Dark matter mystery deepens in cosmic 'train wreck'
Astronomers have discovered a chaotic scene unlike any witnessed before in a cosmic

Today's white rice is mutation spread by early farmers
Researchers at Cornell and elsewhere have determined that 97.9 percent of all white rice comes from a mutation in a single gene and that early farmers favored, bred and spread white rice around the world.

Effectiveness of mouse breeds that mimic Alzheimer's disease symptoms questioned
Scientists have shown that recently developed mouse breeds that mimic the symptoms of Alzheimer's disease may not be as effective as previously assumed.

Emory scientists use NIH grant to develop biomarkers for ALS tracking and prevention
The National Institutes of Health has awarded Emory University researchers a $275,000 grant aimed at developing protein biomarkers to diagnose, monitor and prevent amyotrophic lateral sclerosis.

Whiplash may produce delayed jaw pain
One in three people exposed to whiplash trauma is at risk of developing delayed TMJ symptoms that may require treatment, according to research published in the August issue of the Journal of the American Dental Association.

Promoting excellence in pharmacy research
The University of Nottingham's School of Pharmacy has been singled out by the Royal Pharmaceutical Society of Great Britain to help promote the next generation of research talent.

OSU wheat breeder's genetic code-breaking means dollars to Oklahoma and region
Liuling Yan only joined Oklahoma State University's Division of Agricultural Sciences and Natural Resources last year, but that move is already helping the southern Great Plains states make major breakthroughs in wheat improvement.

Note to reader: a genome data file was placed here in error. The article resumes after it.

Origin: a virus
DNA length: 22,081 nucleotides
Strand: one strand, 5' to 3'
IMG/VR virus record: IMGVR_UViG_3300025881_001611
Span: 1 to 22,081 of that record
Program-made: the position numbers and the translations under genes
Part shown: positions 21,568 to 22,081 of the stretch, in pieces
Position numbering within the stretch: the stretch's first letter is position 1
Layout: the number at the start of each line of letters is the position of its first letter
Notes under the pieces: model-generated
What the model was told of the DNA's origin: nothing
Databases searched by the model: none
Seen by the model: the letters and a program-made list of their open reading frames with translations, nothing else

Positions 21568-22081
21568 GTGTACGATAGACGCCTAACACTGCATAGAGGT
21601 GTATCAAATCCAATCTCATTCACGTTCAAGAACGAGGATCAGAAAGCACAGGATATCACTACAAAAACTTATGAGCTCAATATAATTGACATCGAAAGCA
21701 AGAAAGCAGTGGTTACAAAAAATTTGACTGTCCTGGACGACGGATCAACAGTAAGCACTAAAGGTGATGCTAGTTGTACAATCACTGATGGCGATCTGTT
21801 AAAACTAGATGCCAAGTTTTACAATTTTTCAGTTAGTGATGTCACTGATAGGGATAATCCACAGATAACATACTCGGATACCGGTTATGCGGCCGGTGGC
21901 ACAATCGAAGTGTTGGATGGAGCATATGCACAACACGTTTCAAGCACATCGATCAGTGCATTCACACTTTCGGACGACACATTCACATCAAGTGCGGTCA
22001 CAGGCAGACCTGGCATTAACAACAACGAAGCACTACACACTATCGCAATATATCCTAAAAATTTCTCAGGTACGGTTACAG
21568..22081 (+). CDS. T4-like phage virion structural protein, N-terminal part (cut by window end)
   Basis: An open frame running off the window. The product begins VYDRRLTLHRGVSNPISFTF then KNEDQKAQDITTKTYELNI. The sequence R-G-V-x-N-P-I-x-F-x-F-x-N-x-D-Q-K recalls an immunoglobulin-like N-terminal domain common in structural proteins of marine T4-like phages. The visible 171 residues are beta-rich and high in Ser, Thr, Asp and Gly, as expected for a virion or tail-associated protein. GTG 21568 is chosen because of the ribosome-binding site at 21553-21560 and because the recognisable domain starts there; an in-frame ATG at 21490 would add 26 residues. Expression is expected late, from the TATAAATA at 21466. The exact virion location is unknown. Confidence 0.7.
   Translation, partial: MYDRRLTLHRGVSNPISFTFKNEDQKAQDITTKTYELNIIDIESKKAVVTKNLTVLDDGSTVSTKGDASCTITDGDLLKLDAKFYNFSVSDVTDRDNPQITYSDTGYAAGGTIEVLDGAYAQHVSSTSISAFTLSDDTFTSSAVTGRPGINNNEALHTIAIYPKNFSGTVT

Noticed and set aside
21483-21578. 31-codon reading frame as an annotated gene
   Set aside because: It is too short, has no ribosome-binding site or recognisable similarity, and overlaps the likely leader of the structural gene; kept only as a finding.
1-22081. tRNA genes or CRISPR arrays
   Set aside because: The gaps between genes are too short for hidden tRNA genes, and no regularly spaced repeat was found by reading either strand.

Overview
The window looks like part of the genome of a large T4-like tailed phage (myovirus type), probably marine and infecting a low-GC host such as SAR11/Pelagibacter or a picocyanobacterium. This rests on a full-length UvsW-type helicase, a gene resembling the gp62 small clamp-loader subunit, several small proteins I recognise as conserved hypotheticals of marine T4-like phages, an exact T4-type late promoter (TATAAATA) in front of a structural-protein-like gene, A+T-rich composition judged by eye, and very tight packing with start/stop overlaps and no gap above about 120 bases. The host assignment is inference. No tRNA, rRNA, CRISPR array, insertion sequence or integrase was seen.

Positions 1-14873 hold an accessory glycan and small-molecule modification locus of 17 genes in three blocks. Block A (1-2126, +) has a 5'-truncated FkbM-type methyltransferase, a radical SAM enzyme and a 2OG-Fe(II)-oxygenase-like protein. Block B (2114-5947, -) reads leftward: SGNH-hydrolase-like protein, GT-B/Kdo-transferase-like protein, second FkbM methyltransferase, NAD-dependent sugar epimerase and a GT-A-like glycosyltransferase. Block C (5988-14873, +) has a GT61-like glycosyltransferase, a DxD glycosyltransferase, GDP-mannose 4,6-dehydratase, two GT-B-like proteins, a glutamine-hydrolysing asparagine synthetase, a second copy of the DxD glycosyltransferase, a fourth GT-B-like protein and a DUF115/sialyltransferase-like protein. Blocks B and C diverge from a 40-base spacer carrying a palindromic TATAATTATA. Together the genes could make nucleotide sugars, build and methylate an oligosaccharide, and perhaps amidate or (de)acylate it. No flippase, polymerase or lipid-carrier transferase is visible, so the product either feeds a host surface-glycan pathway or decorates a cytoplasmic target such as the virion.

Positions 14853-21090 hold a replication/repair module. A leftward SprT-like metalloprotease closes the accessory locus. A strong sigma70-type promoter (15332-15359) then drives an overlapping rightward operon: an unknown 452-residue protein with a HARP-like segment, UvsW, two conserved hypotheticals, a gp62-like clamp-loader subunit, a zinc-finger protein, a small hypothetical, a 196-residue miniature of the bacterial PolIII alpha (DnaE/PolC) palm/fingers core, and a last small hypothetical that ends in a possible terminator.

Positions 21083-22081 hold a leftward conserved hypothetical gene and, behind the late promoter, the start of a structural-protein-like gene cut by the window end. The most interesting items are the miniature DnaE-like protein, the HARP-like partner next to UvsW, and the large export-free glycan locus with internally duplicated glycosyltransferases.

Structure of 450 million year old protein reveals evolution's steps
A detailed map that pinpoints the location of every atom in a 450-million-year-old resurrected protein reveals the precise evolutionary steps needed to create the molecule's modern version, according to researchers from the University of North Carolina at Chapel Hill and the University of Oregon.

Specific antagonism lowers blood pressure
High blood pressure is associated with an increased risk of heart attack and stroke.

Saudi Arabia's KAUST and French IFP to collaborate on sustainable transport energies and materials
Saudi and French research institutions, King Abdullah University of Science and Technology and Institut Français Du Pétrole, will collaborate on cleaner, more efficient, economical and sustainable transport energies and materials.